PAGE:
The Fall of Monarchy of self Design;
From Hate to That their Reformations spring,
And David not their Grievance, but the King.
Seiz'd now with pannick Fear the Faction lies,
Least this clear Truth strike Absaloms charm'd Eyes,
Least He percieve, from long Enchantment free,
VVhat all, beside the flatter'd Youth, must see.
But whate're doubts his troubled Bosome swell,
Fair Carriage still became Achitophel.
Who now an envious Festival enstalls,
And to survey their Strength the Faction calls,
Which Fraud, Religious Worship too must Guild;
But oh how weakly does Sedition Build?
For Lo! the Royal Mandate Issues forth,
Dashing at once their Treason, Zeal, and Mirth!
So have I seen disastrous Chance Invade,
Where careful Emmits had their Forrage laid,
[Page 28]Whether fierce Vulcan's Rage, the Furzy Plain
Had seiz'd, Engendred by some careless Swain;
Or swelling Neptune lawless Inroads made,
And to their Cell of Store his Flood convey'd;
The Common-Wealth broke up distracted go,
And in wild Hast their loaded Mates o'rethrow:
Ev'n so our scatter'd Guests confus'dly meet,
With Boil'd, Bak'd, Roast, all Justling in the Street;
Dejected all, and rufully dismai'd,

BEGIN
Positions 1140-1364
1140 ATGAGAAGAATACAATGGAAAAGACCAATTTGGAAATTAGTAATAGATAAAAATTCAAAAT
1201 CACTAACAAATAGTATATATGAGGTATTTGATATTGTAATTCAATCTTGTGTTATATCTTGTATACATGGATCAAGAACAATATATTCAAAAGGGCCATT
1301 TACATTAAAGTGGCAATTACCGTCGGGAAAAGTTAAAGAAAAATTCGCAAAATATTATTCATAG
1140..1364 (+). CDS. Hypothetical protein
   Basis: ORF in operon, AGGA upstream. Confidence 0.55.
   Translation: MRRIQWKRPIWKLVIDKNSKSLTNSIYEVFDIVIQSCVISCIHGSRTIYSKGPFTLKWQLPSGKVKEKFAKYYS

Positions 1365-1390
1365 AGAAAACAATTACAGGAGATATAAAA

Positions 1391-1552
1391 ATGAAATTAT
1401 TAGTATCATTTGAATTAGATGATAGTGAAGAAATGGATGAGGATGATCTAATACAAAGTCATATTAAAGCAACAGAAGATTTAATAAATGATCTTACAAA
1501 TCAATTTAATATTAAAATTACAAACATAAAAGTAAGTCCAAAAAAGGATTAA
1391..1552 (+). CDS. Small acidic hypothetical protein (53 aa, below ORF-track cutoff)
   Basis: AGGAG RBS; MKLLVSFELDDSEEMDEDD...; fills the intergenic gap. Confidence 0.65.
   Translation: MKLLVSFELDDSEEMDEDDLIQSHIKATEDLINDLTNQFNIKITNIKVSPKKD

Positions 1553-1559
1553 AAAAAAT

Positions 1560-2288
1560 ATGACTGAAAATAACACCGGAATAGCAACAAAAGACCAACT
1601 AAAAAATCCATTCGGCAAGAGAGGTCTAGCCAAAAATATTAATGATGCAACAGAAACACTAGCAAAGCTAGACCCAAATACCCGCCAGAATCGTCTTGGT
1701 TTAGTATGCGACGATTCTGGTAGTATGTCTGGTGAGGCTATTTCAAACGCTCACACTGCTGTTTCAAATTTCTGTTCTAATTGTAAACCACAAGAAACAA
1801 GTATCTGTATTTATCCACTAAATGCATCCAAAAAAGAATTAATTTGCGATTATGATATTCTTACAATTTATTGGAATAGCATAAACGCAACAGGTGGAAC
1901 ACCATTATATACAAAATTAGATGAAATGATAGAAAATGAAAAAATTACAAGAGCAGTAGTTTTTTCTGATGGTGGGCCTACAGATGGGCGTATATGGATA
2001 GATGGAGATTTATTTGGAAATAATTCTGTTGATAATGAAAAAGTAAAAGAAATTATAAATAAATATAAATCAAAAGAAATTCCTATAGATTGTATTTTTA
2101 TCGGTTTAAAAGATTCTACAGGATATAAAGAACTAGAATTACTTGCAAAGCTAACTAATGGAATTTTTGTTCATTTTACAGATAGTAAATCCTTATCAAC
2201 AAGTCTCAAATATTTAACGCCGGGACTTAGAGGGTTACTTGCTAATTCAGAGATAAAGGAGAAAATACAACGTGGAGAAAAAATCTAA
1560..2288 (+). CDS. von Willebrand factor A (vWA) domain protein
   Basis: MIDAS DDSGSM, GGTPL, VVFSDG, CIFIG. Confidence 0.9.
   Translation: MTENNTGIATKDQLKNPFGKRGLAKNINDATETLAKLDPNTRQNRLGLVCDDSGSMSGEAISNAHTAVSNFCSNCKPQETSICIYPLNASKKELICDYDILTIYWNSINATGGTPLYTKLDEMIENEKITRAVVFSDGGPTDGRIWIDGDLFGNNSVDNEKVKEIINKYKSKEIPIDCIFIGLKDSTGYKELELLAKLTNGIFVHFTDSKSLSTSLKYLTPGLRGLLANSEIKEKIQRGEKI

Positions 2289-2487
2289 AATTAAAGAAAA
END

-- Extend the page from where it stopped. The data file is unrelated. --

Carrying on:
For Sheckle without Treat, or Treason paid.
Seditions dark Eclipse now fainter shows,
More bright each Hour the Royal Plannet grows,
Of Force the Clouds of Envy to disperse,
In kind Conjunction of Assisting Stars.
Here lab'ring Muse those Glorious Chiefs relate,
That turn'd the doubtful Scale of David's Fate;
The rest of that Illustrious Band rehearse,
Immortalliz'd in Lawrell'd Asaph's Verse:
Hard Task! yet will not I thy Flight recall,
View Heav'n and then enjoy thy glorious Fall.
First Write Bezaliel, whose Illustrious Name
Forestals our Praise, and gives his Poet Fame.
The Kenites Rocky Province his Command,
A barren Limb of Fertile Canaans Land;
Which for its gen'rous Natives yet cou'd be
Held Worthy such a President as He!
Bezaliel with each Grace, and Virtue Fraught,
Serene his Looks, Serene his Life and Thought,
On whom so largly Nature heapt her Store,
There scarce remain'd for Arts to give him more!
To Aid the Crown and State his greatest Zeal,
His Second Care that Service to Conceal;
Of Dues Observant, Firm in ev'ry Trust,
And to the Needy always more than Just.
[Page 29]Who Truth from specious falshood can divide,
Has all the Gown-mens Skill without their Pride;
Thus crown'd with worth from heights of honour won,
Sees all his Glories copyed in his Son,
Whose forward Fame should every Muse engage:
Whose Youth boasts skill deny'd to others Age.
Men, Manners, Language, Books of noblest kind
Already are the Conquest of his Mind.
Whose Loyalty before its Date was prime;